In 1962, burgeoning young filmmaker François Truffaut approached his idol, the legendary director Alfred Hitchcock, about sitting down for an extended interview about his attitudes and methodologies towards cinema. Truffaut, a critic as well as a filmmaker, asked all the right questions and Hitchcock affably gave all the right answers, and in 1966, the results were published in the veritable bible of auteur film theory, a simply titled book called Hitchcock/Truffaut. Now, “The Daily Show” writer Kent Jones has turned those conversations into a movie, the also simply titled Hitchcock/Truffaut.
Kent Jones brings Truffaut’s book to life by combining the actual audio tapes of the interview conversations with select clips from films by both Hitchcock and Truffaut that illustrate the concepts that are being discussed. It’s blatantly clear that Truffaut was, more than anything, a big fan of Hitchcock’s movies, so there’s a bit of wonder and awe, but mostly it’s a filmmaker at the beginning of his career learning from one who is at his peak; Truffaut had just wrapped Jules and Jim and Hitchcock was putting the finishing touches on The Birds. Both men lived for – and through – the cinema, and their words are both brilliant and inspiring.
The movie isn’t completely just Hitch and Truffaut shooting the breeze. Interspersed amongst the film school talk is a number of talking head interviews with contemporary directors who have been influenced by Hitchcock, luminaries such as David Fincher, Wes Anderson, Richard Linklater, and even Martin Scorsese. The only one of Hitchcock’s disciples who is missing is the most obvious of his imitators; Brian De Palma’s two cents is sorely missed. Still, the insights from today’s biggest and brightest prove that it was not just François Truffaut who worshipped the works of Alfred Hitchcock.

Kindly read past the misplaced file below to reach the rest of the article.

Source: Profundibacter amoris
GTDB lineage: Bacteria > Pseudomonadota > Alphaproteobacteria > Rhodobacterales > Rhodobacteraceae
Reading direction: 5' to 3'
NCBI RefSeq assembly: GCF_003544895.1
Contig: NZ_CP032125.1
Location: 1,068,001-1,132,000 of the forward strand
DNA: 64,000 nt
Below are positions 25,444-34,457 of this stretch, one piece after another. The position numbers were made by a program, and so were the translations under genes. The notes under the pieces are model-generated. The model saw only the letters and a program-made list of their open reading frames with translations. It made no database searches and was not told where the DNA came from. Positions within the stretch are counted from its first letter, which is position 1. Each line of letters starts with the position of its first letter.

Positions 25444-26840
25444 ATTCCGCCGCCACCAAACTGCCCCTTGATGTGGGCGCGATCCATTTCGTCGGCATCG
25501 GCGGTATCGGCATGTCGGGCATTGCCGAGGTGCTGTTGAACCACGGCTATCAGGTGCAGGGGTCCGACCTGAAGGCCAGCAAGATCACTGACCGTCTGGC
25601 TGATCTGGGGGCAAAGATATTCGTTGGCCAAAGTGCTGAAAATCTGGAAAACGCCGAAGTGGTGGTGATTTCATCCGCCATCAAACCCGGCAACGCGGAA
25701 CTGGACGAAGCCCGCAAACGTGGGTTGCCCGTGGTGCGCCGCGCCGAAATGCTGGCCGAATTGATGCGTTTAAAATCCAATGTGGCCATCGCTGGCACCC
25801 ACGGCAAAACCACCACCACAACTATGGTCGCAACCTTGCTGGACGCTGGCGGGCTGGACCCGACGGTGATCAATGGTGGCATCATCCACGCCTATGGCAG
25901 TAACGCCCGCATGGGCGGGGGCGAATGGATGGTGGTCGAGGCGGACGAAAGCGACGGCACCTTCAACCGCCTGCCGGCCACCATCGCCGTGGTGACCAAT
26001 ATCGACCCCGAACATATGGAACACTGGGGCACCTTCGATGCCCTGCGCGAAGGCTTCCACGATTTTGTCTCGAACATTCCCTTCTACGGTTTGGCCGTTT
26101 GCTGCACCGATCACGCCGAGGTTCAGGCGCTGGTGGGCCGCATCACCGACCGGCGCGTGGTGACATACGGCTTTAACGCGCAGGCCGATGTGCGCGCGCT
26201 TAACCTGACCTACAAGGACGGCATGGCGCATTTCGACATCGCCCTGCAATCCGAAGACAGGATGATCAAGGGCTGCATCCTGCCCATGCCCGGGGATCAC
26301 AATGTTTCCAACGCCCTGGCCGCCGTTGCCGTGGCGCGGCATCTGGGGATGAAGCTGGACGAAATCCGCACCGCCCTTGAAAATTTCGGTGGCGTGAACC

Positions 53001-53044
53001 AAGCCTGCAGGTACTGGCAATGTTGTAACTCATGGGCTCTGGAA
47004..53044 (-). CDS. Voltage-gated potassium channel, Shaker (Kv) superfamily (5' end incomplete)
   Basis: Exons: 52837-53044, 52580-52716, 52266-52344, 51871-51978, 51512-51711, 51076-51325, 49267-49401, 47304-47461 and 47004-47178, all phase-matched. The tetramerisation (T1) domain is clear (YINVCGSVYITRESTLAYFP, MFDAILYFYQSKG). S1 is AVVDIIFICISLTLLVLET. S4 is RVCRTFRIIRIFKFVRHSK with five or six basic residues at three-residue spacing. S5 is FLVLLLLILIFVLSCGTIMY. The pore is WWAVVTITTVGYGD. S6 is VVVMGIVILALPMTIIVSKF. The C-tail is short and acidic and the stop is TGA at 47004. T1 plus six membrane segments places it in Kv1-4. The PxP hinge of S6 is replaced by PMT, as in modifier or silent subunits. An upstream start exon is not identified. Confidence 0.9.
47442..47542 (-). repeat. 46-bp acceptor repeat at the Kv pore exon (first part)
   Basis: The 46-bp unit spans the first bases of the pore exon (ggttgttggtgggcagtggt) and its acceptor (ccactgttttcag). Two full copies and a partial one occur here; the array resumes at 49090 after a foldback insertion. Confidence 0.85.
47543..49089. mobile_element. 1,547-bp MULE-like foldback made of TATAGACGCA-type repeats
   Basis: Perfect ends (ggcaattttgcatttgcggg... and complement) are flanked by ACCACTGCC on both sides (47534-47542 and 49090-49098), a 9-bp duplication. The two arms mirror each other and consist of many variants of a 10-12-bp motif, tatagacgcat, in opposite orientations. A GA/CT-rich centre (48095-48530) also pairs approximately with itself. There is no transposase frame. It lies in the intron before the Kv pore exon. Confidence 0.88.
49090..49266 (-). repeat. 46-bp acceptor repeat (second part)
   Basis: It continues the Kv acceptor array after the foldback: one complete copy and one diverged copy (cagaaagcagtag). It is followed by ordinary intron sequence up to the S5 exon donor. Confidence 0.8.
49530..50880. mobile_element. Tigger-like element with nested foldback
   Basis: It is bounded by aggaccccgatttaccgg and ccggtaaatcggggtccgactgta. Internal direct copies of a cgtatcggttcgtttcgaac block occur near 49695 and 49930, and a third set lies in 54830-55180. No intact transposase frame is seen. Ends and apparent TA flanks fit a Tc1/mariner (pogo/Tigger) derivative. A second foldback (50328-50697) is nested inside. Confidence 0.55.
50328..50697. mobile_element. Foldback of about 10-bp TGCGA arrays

Because of his legendary status, Hitchcock is considered a mainstream director by today’s audiences, and these casual Hitchcock fans will probably be turned off by Hitchcock/Truffaut. Like the book that inspired it, the movie is really meant for film geeks and cinephiles. It’s full of Hitchcock’s philosophies, straight from the horse’s mouth, and how they apply to his movies, with plenty of technical and aesthetic analysis of those movies, but those viewers who are expecting to see a cut-by-cut explanation of the shower scene from Psycho won’t get it. Those who go crazy for mise en scène and those who dork out over camera focal lengths will be in heaven.